Introduction

‌The minor in Medical Humanities offers students the chance to explore the practice and science of medicine from the perspective of the humanities, and to engage with the history and cultural significance of medicine and health from ancient times to today. Students will learn that medicine and health are variously considered a science, an art, and a calling, and be able to situate themselves in a profession that spans from antiquity to the modern era of biotechnology.

The minor has a liberal arts orientation and provides an interdisciplinary humanities curriculum that incorporates literature, philosophy, ethics, history, religion, women and gender studies, theater, film, and visual arts. The minor complements majors from all humanities, social science, and physical science disciplines and is particularly suited to students interested in careers in public health, medicine, the health sciences, health care management, and (non-)governmental organizations.

Educational Objectives

• Understand the history, philosophy, practice, and religious roots of the medical sciences.
• Explore issues of debate within medicine from an ethical and humanistic perspective.
• Articulate how and where the humanities enrich and lend perspective to the medical field.
• Recognize and understand the complexity and necessity of engaging with narratives in the medical field.
• View the practice of medicine as the integration of science and humanities.

Requirements

Students will complete 15 credit hours with courses approved for the minor in Medical Humanities. Students must earn a grade of C- or better in each course and maintain a cumulative GPA of at least 2.0 in all courses counting toward the minor.
• Students must complete 2 of the 3 core courses listed below.
• At least 6 credit hours must be taken at the 300 level or higher
• No more than 6 credit hours may be applied to the minor from a single department.
• One elective is permitted from those courses eligible for the minor in Social Science & Medicine.

Advising

For more information, please visit the Academic Bulletin or email the program advisor for the Medical Humanities, Dr. Catherine Newell, particularly if you have inquiries about credit for courses not listed below, such as Special Topics offerings, etc.  Click here to see eligible courses offered in the upcoming semester.

Required Courses (select 2 of 3)

REL 161 Religion and Medicine
Explores the role of personal religious beliefs and faith in health care, healing, and the biomedical sciences.

HIS 223 Medicine and Society: From the Ancient World to the 21st Century
A historical survey of the development of western medicine and public health from prehistory to the present.

PHI 334 Biomedical Ethics
Ethical dimensions of clinical practice and larger social justice concerns as they relate to health care.

Elective Courses

CLA 222 Sexuality and Gender in the Ancient World
Basic questions of sexuality and gender in ancient Greece and Rome.

CLA 225 Ancient Magic
A broad sweep of evidence for magic and the occult in the ancient Mediterranean world with focus on occult arts such as divination, daemonology, astrology, and alchemy.

CLA 231 Sciences in Ancient Greece and Rome
The beginnings of scientific investigation in ancient Greece and its development and codification under the Roman Empire.

CLA 233 Ancient Medicine
A historical survey of evidence, practices, and ideas from the ancient medical world, with focus on the intersection of medicine and philosophy, medicine and religion, and medicine and rhetoric.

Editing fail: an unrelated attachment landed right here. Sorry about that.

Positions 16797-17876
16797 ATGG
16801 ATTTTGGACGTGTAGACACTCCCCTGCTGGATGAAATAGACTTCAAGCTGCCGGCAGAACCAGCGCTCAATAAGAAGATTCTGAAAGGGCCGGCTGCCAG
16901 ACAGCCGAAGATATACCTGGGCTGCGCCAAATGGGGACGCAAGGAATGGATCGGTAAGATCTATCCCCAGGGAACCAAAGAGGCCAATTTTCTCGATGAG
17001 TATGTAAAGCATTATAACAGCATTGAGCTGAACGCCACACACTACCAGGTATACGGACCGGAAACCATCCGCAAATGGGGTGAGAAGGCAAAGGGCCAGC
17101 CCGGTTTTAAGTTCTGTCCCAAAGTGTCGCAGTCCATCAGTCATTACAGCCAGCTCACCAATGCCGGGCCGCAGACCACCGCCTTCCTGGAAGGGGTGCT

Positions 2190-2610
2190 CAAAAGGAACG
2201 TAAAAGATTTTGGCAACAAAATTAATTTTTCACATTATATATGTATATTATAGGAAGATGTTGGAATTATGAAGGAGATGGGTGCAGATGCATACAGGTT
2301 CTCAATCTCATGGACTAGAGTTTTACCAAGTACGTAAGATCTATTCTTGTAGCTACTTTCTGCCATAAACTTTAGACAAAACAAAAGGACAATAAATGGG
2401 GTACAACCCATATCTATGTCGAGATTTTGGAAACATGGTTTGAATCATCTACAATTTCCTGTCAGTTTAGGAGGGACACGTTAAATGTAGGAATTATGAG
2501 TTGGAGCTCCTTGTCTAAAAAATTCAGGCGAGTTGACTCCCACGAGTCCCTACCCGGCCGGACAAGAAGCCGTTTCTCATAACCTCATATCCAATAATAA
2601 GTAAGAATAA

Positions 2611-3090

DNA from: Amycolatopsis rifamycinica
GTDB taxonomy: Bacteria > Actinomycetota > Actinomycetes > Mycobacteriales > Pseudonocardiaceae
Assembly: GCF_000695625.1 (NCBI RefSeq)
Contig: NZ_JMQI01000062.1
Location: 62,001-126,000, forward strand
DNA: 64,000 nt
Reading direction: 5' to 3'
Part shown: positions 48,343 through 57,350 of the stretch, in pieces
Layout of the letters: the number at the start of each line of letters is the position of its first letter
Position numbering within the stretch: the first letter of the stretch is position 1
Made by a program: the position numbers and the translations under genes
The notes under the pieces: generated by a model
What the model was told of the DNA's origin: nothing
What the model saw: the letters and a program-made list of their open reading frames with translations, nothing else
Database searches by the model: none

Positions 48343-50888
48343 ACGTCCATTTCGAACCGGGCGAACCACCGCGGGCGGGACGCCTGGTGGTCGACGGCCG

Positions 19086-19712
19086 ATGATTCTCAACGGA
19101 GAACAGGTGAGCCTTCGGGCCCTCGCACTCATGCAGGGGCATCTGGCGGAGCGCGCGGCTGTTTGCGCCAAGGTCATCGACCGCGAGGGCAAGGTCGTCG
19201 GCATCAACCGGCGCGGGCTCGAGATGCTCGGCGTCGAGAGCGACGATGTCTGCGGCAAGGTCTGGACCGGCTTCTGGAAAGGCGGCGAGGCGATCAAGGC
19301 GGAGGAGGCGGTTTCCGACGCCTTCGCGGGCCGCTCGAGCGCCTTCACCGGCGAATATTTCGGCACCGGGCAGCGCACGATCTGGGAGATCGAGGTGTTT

HIS 330 Scientific Revolution
Investigates the changing ways in which Europeans understood the natural world in the transformative period from 1500 to 1800.

HIS 351 Science and Society
Addresses major questions about the relationship between science and society from prehistory to the present.

PHI 546 Evidence and Knowledge in Medicine
Basic methodologies in medicine in the context of philosophical theories of evidence.

REL 252 Religion and Human Sexuality
The relationship between religious concepts and sexual values as the Judeo-Christian tradition confronts contemporary sexual ethics and behavior.

REL 351 Religious Issues in Death and Dying
Consideration of the teachings of major religious traditions about death and the nature of the dying process, with attention to the students’ personal experiences with and attitudes toward death.

REL 352 Religion and Science
Examines the religious and ethical issues created by modern science and technology.

REL 360 Religion and Bioethics
An interdisciplinary approach to biomedical ethics that integrates our understanding of medical issues with philosophical and religious reflection and public policy considerations.

REL 451 Ethics and Genetics
Examines the relationship and interaction between scientific/technological progress and religious/ethical values.

THA 108 Intro to Standardized Patient Simulation
Support interactive clinical training through standardized patient simulation, i.e. healthy people trained to realistically portray a specific patient's history, subtext, personality, physical infirmities, and emotional states.

WGS 315 Gender, Race, and Class
How scientific practice, political systems, and popular media shape our thinking about gender, race, and class.

WGS 347 Issues in Reproductive Medicine
Social, economic, political, legal, religious, philosophical, and psychological aspects of the global reproductive medicine industry and related genetic technologies.

WGS 420 Interpreting Bodies
Uses anthropological and feminist perspectives to explore how bodies communicate many intriguing and significant ideas about societies and the individuals that comprise them.